Minimalist, austere, cruel yet astonishingly stunning, The Bitter Tears of Petra von Kant is a chamber drama at its finest. Fassbinder once said, “I don’t believe that melodramatic feelings are laughable—they should be taken absolutely seriously.” And although filled with melodramatic emotions and histrionics, the film still echoes the emotions of the confounding nature of being consumed by another. Unfolding in five elongated scenes, we meet Petra, a successful semi-alcoholic fashion designer. She is frail and pale, skeletally thin. There’s an erotic Egon Schiele-like pain to her boney frame, and although she never leaves her bedroom, she dons a multitude of wigs and lavish ensembles that bring her to life. These outfits and costumes act as a facade to her decaying form. Without them, as we see her in the opening of the film—wearing just a white sleeping dress, hair held back without a stitch of makeup—she is the physical manifestation of angst, longing, and pain.
Let’s start with the look of Songs from the Second Floor—it’s unusually visual, very rich and detailed.
I felt that film-making generally didn’t reach the level you could find in painting or literature or music. It was for one-time use only, and more and more, the movies were losing their visual power—they were concentrating on the plot only. Especially compared to the 1950s, when I was a student. It was that period when the so-called serious art movie came out, all over the world: we had the East European waves, Kurosawa, Bergman, English realism. That’s why I started wanting to be a film director myself. It wasn’t only the plot that was interesting; it was the touch, the feeling, something visually rich.
The way you use long, single-shot scenes without cuts—and don’t move the camera within them—is particularly unusual these days.
Normally when you see a film with many cuts, it’s to avoid problems, because of lack of money, patience, talent. If you don’t move the camera and don’t cut, you have to enrich the picture in deep focus—that’s what you have. I think a good theoretical writer on film is Andre Bazin—he preferred deep focus. I do too. When you look at the history of paintings, they’re in deep focus all the time, and that makes you very curious, and you become an active spectator.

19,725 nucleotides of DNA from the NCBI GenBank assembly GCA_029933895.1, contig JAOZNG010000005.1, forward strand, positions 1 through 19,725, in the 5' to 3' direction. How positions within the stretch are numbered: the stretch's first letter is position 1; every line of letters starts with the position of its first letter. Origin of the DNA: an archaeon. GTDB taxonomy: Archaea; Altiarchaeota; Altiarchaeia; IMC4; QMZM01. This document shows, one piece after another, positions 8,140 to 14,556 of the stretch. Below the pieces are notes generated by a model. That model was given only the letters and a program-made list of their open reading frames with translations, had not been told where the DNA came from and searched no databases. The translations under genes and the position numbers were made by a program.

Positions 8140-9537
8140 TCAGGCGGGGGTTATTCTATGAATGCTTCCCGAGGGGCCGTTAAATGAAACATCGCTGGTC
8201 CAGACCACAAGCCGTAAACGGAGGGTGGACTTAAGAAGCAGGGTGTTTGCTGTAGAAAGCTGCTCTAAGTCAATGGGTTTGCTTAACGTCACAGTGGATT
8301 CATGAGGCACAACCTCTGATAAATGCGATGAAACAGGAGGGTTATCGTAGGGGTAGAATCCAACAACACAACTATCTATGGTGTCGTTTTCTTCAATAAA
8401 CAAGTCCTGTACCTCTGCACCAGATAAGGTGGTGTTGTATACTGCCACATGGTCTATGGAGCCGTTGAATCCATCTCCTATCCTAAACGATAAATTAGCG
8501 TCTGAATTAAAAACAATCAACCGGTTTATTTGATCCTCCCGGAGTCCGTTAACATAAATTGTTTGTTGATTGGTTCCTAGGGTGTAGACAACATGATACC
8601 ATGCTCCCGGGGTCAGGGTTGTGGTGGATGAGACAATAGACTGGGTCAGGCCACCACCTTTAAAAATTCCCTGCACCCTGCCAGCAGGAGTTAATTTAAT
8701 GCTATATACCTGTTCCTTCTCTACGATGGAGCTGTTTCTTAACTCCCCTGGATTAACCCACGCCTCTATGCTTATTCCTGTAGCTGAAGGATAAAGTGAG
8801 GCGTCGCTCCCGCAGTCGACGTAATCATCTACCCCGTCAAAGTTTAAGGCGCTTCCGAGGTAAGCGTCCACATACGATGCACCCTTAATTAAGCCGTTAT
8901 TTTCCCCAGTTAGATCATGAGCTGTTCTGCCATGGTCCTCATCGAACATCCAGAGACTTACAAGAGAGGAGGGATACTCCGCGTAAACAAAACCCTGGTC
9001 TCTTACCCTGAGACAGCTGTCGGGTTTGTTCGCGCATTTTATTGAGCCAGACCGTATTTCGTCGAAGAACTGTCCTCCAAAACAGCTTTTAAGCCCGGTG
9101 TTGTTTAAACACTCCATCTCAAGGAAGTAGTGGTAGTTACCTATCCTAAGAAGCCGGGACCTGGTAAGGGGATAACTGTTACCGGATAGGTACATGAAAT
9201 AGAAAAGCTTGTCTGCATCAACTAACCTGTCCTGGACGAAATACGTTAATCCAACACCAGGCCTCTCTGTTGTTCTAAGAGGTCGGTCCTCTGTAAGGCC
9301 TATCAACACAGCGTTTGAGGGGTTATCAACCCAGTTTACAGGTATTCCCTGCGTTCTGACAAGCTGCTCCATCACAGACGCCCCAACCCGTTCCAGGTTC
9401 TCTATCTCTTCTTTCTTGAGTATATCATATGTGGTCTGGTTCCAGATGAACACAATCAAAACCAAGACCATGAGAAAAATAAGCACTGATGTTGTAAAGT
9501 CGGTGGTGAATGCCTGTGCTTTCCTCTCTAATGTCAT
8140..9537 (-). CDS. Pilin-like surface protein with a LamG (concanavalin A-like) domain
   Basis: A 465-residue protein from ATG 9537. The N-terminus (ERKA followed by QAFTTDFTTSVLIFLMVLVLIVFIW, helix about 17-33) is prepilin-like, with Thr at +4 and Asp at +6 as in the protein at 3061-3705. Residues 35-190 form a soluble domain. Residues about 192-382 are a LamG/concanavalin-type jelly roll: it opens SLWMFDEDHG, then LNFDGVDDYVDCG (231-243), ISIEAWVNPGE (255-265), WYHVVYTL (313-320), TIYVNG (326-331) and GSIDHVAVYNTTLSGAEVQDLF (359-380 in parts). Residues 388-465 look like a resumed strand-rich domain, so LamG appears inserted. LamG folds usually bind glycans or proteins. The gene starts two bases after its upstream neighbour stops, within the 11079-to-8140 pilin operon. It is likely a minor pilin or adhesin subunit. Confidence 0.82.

You once said that where a person lives tends to affect them. Los Angeles is a very particular, peculiar environment. What is it about this city that appeals to you?
Number one, the intense light. Also the different feelings in the air. But like every place it’s always changing. And it takes longer to appreciate L.A. than a lot of cities, because it’s so spread out, and every area has its own mood. What I really like about it is, from time to time, if you drive around – especially at night – you can get a little gust of wind of the great days of the silver screen. All there in, like, living memory. It just makes you wish that you’d lived in those times. I think that if you could go back, that’s the one place that you want to go back to. Maybe they didn’t appreciate it at the time, but it was an incredible place to be at the beginning of cinema. – David Lynch
"I made the film to give all these actions that are typically devalued a life on film. I absolutely had Delphine in mind when I wrote it. I felt that the extraordinary thing was that she was not this character at all. She was quite ‘the lady.’ If we saw someone making beds and doing dishes whom we normally see do these things, we wouldn’t really see that person, just like men are blind to their wives doing dishes. So it had to be someone we didn’t usually see do the dishes. So Delphine was perfect, because it suddenly became visible."
"In movies, what’s supposed to be an effective image, an important image, are crimes, car chases, etc. Not a woman, shown from the back, doing dishes. But that that is on the same level as the murder, in fact, I think its much more dramatic. I think that when she does that (bangs a glass on the table) and you really feel that maybe the milk will spill, that’s as dramatic as the murder.”
"People were a little bit angry at me because of the murder at the end of Jeanne Dielman. She does it and then she sits for seven minutes. And then you don’t understand her. You will never. I hope you never will—that’s the strength of the film. You will never know what is happening in her mind and in her heart. I don’t know either. It’s the secret of Delphine Seyrig, not the character she’s playing. It’s not Jeanne Dielman’s secret, it’s Delphine’s secret.” — Chantal Akerman
I’ve never had a friend in my life who wanted to see a magic trick, you know. I don’t know anybody who wants to see a magic trick. So I do it professionally; it’s the only way I get to perform.
I went once to a birthday party for [MGM boss] Louis B. Mayer with a rabbit in my pocket which I was going to take out of his hat. On came Judy Garland and Danny Kaye and Danny Thomas and everybody you ever heard of and then Al Jolson sang for two hours and my rabbit was peeing all over me, you know. And the dawn was starting to rise over the Hillcrest Country Club as we said goodnight to Louis B. Mayer and nobody’d asked me to do a magic trick. So the rabbit and I went home.
For me, it’s so beautiful to think about these pictures and sounds flowing together in time and in sequence, making something that can be done only through cinema. Its not just words or music—it’s a whole range of elements coming together and making something that didn’t exist before. It’s telling stories. It’s devising a world, an experience, that people cannot have unless they see that film.